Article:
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Patent Ductus Arteriosus


Key Points

  1. Full-term neonates, infants, and older children should have patent ductus arteriosus (PDA) closed even in the absence of symptoms, provided the pulmonary vascular resistance is less than 8 to 10 wood units/m2.

  2. Ligation is reserved for preterm infants and small newborns.

  3. In full-term newborns and older children, the ductus arteriosus is divided whenever possible to avoid the rare complications of ductal recanalization or aneurysm formation following ligation.

  4. Closure using the midline sternotomy approach is most commonly employed for patients requiring cardiopulmonary bypass to correct a coexisting cardiac lesion.

  5. On rare occasions when the PDA cannot be encircled, it can be closed from inside the main pulmonary artery.

  6. The double-umbrella and vascular occluder are currently used for percutaneous catheter closure of PDA and Gianturco coils are becoming increasing popular.

  7. Endoscopic ductal closure can be applied to patients less than 3 to 5 kg, an important distinction from transcatheter closure, where femoral vessel size may be prohibitive.

  8. Complications of PDA closure include bleeding and aneurysm of the ductus arteriosus after ligation or division.

  9. The high complication rate following ductus ligation in preterm infants is related more to prematurity than to the surgery. About 5% to 10% of these premature patients develop sequellae, including retrolental fibroplasia, blindness, and cerebral palsy.




The ductus arteriosus is a vessel 5 to 10 mm in length that connects the main pulmonary trunk with the descending aorta just distal to the origin of the left subclavian artery. An embryologic remnant of the distal portion of the sixth left branchial arch, the ductus arteriosus is usually on the left side, but in cases of right aortic arch, it can be on either side. It is rarely completely absent or bilateral.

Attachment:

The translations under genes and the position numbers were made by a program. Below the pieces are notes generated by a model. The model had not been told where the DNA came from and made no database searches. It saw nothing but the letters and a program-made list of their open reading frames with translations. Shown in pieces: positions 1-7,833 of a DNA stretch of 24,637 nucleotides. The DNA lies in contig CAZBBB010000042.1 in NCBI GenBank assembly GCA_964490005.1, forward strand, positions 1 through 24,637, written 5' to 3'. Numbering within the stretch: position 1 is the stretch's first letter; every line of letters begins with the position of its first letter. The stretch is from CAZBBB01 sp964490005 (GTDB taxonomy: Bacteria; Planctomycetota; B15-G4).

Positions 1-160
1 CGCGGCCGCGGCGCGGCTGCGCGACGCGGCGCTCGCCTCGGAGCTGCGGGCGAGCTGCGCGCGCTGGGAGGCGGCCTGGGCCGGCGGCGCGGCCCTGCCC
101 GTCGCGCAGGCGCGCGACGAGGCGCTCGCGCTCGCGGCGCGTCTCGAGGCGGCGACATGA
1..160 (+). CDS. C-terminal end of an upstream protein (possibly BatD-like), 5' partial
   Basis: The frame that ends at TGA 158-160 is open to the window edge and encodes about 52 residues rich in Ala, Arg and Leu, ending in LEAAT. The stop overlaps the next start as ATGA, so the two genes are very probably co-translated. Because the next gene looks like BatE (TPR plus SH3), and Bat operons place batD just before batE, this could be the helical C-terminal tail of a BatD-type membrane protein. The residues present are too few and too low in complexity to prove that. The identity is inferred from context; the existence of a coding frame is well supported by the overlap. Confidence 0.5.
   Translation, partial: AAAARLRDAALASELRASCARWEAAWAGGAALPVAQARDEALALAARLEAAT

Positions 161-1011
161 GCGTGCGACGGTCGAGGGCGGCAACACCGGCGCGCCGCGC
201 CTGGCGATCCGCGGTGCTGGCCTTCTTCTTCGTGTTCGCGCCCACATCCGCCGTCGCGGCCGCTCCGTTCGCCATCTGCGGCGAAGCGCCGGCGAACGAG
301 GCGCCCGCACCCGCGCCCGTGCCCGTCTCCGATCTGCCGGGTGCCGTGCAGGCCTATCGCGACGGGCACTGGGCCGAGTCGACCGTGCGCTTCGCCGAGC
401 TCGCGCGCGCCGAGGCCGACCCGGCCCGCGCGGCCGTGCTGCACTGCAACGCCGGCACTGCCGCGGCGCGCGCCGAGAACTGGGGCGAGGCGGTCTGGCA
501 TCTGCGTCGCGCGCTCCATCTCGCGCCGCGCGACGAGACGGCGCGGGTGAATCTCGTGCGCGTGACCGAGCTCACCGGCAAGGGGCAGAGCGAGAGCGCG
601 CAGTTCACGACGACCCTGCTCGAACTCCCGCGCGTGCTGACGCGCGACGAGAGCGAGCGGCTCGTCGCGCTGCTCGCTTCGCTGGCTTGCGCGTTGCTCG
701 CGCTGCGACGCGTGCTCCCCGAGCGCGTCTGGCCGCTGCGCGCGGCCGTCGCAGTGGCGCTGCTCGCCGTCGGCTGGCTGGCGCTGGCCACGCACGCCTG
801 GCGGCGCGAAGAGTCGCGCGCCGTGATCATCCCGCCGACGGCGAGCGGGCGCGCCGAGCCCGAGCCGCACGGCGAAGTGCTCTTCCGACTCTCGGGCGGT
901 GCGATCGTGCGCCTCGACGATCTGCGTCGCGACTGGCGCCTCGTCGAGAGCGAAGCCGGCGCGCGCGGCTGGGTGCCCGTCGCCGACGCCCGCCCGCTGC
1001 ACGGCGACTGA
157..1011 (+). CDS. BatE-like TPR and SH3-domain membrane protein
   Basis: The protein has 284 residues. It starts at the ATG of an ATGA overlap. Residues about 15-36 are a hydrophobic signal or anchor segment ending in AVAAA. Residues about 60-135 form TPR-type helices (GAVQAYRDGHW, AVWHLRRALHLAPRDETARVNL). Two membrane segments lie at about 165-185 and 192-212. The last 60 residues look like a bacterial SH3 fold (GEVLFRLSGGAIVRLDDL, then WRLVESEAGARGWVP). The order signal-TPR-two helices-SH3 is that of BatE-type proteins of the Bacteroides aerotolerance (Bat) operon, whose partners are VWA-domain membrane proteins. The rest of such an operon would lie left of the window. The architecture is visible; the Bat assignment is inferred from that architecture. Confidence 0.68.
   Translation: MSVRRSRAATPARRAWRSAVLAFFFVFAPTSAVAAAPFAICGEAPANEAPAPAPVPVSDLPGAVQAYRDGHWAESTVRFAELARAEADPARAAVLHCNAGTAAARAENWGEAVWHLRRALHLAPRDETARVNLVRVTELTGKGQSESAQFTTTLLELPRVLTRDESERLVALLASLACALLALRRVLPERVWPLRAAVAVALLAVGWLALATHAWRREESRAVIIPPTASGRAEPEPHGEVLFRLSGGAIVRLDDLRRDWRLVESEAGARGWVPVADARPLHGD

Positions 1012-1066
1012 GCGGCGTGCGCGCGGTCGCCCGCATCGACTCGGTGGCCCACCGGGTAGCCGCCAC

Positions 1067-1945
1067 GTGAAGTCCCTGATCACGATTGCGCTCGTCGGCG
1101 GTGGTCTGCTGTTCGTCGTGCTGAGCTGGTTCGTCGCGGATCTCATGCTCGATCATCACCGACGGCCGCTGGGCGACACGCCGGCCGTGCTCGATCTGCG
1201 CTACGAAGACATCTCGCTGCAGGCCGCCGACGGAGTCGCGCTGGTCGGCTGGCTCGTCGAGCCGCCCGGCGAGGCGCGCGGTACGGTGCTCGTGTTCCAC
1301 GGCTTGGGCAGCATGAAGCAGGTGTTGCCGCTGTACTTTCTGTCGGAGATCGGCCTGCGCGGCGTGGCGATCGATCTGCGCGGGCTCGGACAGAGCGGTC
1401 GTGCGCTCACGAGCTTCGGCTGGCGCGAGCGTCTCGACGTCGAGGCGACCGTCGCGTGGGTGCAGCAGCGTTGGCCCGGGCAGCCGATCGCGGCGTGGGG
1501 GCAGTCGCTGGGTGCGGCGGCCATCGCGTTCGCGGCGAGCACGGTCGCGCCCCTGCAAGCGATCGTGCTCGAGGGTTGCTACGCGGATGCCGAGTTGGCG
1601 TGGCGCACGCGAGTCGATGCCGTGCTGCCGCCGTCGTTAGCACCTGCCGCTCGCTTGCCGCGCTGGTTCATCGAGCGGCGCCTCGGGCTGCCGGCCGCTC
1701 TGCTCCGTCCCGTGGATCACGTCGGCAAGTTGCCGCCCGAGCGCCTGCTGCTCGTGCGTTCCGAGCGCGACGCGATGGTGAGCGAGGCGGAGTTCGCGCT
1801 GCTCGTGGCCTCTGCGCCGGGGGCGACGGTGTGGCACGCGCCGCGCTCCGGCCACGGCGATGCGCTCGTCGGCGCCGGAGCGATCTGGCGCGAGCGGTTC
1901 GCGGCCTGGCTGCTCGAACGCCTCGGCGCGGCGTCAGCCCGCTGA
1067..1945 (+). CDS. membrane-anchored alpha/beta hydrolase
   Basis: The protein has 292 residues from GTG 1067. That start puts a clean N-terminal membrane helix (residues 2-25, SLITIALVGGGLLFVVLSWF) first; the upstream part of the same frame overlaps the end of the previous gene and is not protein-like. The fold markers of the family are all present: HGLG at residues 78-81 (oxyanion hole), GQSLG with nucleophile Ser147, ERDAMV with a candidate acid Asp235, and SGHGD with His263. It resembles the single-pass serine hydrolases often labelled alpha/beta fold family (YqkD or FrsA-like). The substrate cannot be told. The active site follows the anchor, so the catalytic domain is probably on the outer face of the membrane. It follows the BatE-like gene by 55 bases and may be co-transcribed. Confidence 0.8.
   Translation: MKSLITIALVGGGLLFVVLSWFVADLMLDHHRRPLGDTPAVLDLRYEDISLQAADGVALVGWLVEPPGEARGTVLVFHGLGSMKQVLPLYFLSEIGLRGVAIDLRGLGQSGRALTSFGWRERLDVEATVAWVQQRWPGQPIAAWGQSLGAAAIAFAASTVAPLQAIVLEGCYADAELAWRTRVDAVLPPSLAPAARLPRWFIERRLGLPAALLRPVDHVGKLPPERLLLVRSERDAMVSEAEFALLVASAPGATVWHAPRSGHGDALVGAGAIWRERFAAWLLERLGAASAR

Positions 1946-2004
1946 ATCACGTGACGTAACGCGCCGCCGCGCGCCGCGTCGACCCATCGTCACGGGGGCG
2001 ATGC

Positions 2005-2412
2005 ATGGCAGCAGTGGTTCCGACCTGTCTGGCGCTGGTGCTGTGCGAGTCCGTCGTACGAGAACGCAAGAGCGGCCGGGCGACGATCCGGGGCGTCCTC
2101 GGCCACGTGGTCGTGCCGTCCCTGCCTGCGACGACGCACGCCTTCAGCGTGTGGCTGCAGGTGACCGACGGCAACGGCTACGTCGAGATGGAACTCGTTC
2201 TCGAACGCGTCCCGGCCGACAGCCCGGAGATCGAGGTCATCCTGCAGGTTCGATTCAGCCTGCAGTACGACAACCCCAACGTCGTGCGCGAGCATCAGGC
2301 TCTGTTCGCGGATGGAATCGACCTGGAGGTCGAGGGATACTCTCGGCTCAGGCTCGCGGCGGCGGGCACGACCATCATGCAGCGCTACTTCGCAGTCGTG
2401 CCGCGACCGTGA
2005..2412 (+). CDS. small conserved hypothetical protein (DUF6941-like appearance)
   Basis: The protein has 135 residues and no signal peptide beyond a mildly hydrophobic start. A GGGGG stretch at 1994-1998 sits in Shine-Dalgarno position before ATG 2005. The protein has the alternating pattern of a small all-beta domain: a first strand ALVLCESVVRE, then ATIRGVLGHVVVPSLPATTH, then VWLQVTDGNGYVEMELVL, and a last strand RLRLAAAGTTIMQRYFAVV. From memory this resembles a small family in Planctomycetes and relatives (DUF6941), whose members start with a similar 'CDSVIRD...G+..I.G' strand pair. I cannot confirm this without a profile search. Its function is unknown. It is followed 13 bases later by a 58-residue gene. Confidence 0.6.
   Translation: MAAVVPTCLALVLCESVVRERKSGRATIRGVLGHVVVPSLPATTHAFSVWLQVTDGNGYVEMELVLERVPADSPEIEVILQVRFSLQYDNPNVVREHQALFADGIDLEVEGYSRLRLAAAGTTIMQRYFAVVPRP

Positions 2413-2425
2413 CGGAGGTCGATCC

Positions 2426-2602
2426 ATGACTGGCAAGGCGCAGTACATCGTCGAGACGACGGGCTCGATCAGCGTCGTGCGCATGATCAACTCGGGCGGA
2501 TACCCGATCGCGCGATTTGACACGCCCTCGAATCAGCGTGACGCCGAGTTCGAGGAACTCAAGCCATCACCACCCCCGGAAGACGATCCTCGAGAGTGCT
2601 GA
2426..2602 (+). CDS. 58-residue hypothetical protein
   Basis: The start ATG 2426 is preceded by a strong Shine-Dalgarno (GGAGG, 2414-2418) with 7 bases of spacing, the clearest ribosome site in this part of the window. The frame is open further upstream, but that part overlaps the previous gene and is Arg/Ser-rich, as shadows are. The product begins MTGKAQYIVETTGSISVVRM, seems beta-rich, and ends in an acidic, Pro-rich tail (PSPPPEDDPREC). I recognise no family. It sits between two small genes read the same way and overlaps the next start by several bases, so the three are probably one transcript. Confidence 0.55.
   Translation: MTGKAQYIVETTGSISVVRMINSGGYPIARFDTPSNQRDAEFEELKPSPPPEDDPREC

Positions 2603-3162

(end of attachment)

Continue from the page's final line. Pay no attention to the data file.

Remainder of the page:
Embryology and Pathologic Anatomy


The media of the ductus at birth is composed of circularly arranged smooth muscle cells that contract in response to increasing oxygen tension. The first stage of postnatal closure occurs at 10 to 15 hours after birth and the final stage is complete at 2 to 3 weeks in 88% of full-term infants. Although final closure may occur at any age, it is distinctly uncommon beyond 6 months of life. Beyond 1 year of age, about 1% of all ducti remain open and very few close after that.


In the premature newborn with a birth weight of 1000 g or less, the incidence of patent ductus arteriosus (PDA) is 80% to 90%. This high incidence is related to decreased smooth muscle in the ductal wall, diminished response of the muscle to oxygen, and increasing levels of E series prostaglandins, which vasodilate the ductal muscle and prevent closure.


Natural History, Mortality, and Morbidity


The incidence of isolated PDA in a full-term infant is 1/2000 live births and represents 5% to 10% of all types of congenital heart ...

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